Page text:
In-Figures 4 and ,5 is shown a similar construction of folded material but in which the cut-outs are of different shape to show a different pattern when the panel is formed as shown in Figure 5. WVhile the fold lines have been shown as extending laterally of the sheet, it is evident that they As a further-modification the lower edgeof the inserted strip may be cut out or notchedas shown at 71 in Figure 6 to show the surface of the underlying folded ortion the pattern. The p0rtion'71 may be such that the inner edge of the cut-out of the portion 40 is merely bordered by the color presented by the inserted sheet or an en-' tirely different pattern may be formed thereon as desired.
In Figure '7 is shown a construction wherein the inserted sheet is notched to to present an additional variegated orm to i form tabs 72 which project below the fold line 20- simulating'the lowerfends of rectangular tiles on shingles, this construction as shown being merely a modification of' that of Figure 6. A similar construction might, however, be applied to the panel construction illustrated in Figures 1 to 5. It will be seen that with the construction shown it is possible to obtain a great variety of patterns and color effects and that the thickness of exposed edges of the roofin units may be varied from one to three thicknesses of the sheet material of which i I they are composed so as to vary the extent of actual relative relief of the various portions.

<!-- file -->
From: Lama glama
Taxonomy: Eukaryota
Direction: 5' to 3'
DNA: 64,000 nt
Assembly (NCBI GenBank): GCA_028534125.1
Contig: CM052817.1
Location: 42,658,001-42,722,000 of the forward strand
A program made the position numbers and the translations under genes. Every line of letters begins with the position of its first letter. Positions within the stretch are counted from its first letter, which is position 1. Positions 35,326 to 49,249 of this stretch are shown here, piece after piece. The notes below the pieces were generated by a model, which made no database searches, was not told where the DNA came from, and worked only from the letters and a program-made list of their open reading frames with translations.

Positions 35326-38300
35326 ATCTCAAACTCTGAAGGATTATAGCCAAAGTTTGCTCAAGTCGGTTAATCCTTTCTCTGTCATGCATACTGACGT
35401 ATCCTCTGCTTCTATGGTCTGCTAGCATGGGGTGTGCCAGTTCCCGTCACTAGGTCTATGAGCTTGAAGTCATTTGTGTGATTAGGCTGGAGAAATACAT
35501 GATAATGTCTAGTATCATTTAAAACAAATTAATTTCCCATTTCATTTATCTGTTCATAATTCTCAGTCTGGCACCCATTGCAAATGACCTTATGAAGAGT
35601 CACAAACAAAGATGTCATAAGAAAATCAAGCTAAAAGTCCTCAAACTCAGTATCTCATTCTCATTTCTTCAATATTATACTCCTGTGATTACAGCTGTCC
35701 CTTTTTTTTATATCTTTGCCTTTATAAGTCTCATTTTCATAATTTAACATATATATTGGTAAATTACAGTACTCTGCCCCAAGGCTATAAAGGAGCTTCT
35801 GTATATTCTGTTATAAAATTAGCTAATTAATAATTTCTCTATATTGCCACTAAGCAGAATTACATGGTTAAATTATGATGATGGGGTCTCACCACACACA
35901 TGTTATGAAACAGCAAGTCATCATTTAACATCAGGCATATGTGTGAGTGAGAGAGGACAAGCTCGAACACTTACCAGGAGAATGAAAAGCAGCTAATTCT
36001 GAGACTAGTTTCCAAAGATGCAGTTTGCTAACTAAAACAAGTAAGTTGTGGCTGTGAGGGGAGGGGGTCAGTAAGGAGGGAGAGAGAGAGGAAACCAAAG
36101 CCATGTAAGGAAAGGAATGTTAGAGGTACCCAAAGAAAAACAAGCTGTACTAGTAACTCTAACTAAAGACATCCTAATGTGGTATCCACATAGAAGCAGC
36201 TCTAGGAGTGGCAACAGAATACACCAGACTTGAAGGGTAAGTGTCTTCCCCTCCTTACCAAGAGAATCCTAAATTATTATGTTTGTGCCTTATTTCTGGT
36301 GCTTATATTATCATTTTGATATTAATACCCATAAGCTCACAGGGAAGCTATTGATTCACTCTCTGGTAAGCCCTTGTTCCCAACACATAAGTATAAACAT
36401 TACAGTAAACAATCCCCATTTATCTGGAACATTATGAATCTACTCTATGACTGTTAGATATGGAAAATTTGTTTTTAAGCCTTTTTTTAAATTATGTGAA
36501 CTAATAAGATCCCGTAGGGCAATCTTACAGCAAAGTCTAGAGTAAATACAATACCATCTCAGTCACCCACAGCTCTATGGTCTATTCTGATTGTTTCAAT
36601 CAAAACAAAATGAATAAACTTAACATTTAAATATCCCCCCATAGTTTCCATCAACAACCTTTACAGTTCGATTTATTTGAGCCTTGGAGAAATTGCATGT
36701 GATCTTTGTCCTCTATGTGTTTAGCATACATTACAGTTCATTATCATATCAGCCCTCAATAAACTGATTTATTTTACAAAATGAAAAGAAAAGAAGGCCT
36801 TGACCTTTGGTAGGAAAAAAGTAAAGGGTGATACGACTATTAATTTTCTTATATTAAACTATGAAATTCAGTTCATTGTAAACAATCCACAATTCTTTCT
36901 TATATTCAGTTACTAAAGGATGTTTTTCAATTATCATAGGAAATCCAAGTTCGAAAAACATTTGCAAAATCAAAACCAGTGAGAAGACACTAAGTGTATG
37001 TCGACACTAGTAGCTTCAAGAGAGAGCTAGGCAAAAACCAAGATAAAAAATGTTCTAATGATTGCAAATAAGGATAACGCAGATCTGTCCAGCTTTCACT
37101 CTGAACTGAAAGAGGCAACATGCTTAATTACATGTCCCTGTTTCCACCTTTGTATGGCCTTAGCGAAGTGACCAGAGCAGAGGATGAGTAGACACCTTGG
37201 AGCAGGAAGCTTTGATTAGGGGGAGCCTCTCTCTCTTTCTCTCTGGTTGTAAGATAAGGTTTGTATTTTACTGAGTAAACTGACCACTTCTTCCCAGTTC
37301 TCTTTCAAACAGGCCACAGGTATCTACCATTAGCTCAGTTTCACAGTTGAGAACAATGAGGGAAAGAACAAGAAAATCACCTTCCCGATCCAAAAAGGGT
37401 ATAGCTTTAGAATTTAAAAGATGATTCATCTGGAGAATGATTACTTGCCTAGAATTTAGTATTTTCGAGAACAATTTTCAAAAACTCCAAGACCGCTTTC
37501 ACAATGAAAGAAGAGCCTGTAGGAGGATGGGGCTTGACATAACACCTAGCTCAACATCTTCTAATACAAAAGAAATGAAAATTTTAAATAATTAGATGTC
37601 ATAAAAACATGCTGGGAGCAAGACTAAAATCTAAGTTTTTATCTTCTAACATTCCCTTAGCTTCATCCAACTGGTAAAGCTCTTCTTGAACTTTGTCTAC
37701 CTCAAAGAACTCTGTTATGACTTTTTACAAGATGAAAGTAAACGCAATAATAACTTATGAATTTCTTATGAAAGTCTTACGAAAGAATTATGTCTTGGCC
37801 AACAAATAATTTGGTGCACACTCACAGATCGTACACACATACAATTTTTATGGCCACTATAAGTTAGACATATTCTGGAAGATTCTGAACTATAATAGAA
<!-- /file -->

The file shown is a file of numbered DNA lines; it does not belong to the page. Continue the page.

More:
7 Having thus described certain embodiments of this invention it should be evident that many changes and modifications might be made therein without departing from its spirit or scope as defined by the appended claims.
1. A panel composed of a sheet folded alternately in opposite directions, the outwardly facing portions having designs'cut outtherefro'in, and a sheet'placed between the folds and showing through said cut-outs.
2. A panel composed of a sheet folded alternately in opposite directions, the outwardly facing portions having designs cut.
out therefrom, and sheets placed between the folds and showing through said cut-outs,
.' said folded and other sheets being of different colors. I
3. A panel composed of a sheet folded alternately in opposite directions, the outsaid last mentioned sheets having cut-outs through which the surface of the underly-.
wardly facing portions having designs cut out therefrom, and= sheets placed between the folds and showing through saidcut-outs,
ing folded portion is visible.
4;. A panel composed of a sheet folded alternately in opposite directions, each outwardly facing portion having cut-outs extending from the line offold with its adjacent underlying portion, and sheets notched at their edges plac d between the folds, the notched edges appearing-through said cut-outs.